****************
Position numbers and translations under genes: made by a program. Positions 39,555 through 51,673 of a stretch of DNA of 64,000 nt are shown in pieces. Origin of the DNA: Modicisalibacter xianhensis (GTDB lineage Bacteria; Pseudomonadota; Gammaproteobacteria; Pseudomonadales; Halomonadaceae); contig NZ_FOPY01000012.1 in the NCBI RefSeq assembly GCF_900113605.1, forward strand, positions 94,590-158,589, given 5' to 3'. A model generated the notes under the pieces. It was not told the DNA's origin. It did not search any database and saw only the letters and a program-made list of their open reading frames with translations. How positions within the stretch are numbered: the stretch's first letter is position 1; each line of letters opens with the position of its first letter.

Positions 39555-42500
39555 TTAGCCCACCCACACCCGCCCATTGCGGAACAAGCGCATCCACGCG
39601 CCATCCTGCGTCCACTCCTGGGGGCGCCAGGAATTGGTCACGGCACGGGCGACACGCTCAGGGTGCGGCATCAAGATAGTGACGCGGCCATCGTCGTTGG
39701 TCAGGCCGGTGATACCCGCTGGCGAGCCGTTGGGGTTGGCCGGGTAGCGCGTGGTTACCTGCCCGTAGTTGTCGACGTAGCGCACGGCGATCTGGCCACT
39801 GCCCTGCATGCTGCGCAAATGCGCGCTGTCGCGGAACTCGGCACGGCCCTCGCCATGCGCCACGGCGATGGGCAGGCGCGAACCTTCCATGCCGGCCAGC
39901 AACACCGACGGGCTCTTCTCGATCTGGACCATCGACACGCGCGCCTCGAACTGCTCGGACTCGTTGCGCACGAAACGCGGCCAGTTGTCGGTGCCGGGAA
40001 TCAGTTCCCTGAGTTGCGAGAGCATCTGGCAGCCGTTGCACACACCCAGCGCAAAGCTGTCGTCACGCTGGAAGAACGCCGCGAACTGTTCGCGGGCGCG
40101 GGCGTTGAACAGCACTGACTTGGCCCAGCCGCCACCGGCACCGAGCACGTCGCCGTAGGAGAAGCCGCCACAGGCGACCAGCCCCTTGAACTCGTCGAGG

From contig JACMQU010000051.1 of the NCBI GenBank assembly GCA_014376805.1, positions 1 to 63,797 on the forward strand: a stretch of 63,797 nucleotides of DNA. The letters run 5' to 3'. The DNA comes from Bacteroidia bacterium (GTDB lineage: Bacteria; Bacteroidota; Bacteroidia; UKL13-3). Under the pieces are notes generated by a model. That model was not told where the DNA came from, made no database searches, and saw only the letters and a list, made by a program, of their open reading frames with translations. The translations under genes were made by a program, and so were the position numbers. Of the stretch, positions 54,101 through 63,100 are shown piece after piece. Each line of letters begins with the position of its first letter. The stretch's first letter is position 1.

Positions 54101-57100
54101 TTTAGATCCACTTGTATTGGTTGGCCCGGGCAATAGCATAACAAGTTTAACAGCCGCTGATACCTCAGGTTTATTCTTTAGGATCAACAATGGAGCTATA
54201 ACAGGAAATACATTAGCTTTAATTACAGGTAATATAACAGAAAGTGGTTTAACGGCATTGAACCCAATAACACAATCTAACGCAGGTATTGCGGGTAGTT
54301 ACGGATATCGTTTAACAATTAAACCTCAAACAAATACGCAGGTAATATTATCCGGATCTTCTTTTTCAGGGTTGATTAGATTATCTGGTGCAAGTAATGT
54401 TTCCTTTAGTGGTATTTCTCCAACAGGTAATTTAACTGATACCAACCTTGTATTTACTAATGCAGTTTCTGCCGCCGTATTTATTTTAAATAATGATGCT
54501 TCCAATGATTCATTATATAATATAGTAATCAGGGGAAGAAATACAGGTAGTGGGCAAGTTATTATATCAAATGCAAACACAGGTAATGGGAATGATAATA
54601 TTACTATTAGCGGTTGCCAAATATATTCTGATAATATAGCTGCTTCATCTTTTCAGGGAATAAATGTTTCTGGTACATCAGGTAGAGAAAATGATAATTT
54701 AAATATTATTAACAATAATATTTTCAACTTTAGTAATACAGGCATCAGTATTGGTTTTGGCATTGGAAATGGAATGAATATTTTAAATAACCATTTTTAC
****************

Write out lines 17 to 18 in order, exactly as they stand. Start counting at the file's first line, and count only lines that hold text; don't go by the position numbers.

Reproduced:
54601 TTACTATTAGCGGTTGCCAAATATATTCTGATAATATAGCTGCTTCATCTTTTCAGGGAATAAATGTTTCTGGTACATCAGGTAGAGAAAATGATAATTT
54701 AAATATTATTAACAATAATATTTTCAACTTTAGTAATACAGGCATCAGTATTGGTTTTGGCATTGGAAATGGAATGAATATTTTAAATAACCATTTTTAC